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At the end of their tour of duty in Afghanistan, two young military women, Aurore and Marine, are given three days of decompression leave with their unit at a five-star resort in Cyprus, among tourists. But it's not that easy to forget the war and leave the violence behind.Written by
Commendable attempt to show how PTSS can haunt soldiers afterwards, but failed halfway by changing the dramatic line to things happening with men and women anywhere
This movie intends to give us some insight in the problems faced by soldiers when returning from the battle field, augmented with the modern trend to use virtual reality to support healing from PTSS and related aftermath. The first half of the movie did a good job in this respect, by demonstrating that decisions on the battle field that were deemed good or at least optimal given the circumstances, can conversely be considered bad by others, for good reasons in hindsight. Of course, one can argue whether the group therapy setup works well. We see and hear several of them keeping up appearances. Other issues crept in, like venting that women are not suitable in any battle situation.
The second half of the film, a road trip outside the hotel, was triggered by an invitation towards the two main woman protagonists, originally intended to visit the neighboring village and take part in some festivities there. We were shown an obvious cliff hanger when we saw a rifle covered under a blanket in the car trunk of the two men who initiated the excursion. A second cliff hanger was visiting a border crossing point and telling about the dangers on the other side. From this point on, the story could go anywhere. But nothing along those lines happened. Finally, they reached the village and mingled more or less with the locals, thereby consuming lots of alcohol. What happened during and after the village festivities deviates from the central theme. It's a pity. All of it could happen everywhere and anytime when man and women get drunk and have differences in expectations how the trip should end. I consider it a missed chance, and would have preferred to keep focused on PTSS and other army related issues.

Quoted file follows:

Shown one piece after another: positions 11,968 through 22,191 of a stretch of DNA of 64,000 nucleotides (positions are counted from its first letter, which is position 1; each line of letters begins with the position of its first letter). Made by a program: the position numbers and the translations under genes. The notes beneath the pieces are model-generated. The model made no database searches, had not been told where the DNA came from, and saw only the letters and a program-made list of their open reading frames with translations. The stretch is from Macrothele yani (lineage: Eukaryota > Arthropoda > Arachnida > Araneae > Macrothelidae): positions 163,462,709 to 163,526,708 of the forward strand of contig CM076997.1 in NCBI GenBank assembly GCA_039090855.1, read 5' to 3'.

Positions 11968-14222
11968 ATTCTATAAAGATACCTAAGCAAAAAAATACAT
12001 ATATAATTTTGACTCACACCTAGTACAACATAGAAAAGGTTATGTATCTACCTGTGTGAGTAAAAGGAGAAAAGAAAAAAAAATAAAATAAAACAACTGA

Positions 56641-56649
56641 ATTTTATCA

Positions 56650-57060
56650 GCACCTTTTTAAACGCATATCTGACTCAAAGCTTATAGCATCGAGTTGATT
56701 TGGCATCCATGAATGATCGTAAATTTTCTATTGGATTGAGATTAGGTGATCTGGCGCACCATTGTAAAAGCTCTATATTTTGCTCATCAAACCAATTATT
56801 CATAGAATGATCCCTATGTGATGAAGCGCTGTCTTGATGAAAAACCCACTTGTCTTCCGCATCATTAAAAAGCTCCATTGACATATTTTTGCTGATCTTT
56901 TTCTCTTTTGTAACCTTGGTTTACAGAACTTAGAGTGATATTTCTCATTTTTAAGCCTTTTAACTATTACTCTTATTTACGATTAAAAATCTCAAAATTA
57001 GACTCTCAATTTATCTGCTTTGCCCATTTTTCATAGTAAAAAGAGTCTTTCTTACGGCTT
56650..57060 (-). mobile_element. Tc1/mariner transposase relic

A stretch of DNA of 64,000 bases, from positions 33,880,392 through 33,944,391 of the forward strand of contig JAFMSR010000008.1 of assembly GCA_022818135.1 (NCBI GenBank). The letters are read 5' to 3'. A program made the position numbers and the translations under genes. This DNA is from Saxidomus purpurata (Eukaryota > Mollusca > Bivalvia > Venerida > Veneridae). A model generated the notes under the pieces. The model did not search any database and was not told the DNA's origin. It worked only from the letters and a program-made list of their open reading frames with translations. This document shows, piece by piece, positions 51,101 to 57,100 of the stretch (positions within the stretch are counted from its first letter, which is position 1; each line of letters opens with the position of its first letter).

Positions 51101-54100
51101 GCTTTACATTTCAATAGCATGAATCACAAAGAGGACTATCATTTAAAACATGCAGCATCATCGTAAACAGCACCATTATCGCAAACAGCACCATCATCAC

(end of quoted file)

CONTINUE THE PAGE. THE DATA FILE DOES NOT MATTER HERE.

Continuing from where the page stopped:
All in all, I'm left with mixed feelings about this movie. The message it tries to bring is commendable. Most of the soldiers we saw are believable and sufficiently diverse in character and background. In other words, the collection we encounter seems a realistic cross section. The fact that some of them did not have another life outside the army, seeing no other job prospects in the near future, may be deemed worrisome but seems realistic too. A problem in the plot line arises by continuously hinting that a dramatic, or even deadly, ending is bound to follow. Alas, it never worked out to turn into a real fatal drama, by eventually confining itself to a "normal" men versus women difference in expectations, something that could happen in conclusion of an evening out anywhere, inside or outside the army. Yet, not all is lost, due to the first half of the movie, that shows us how PTSS may come about, and how reliving past events on the battle field can become a burden lasting for many years thereafter.
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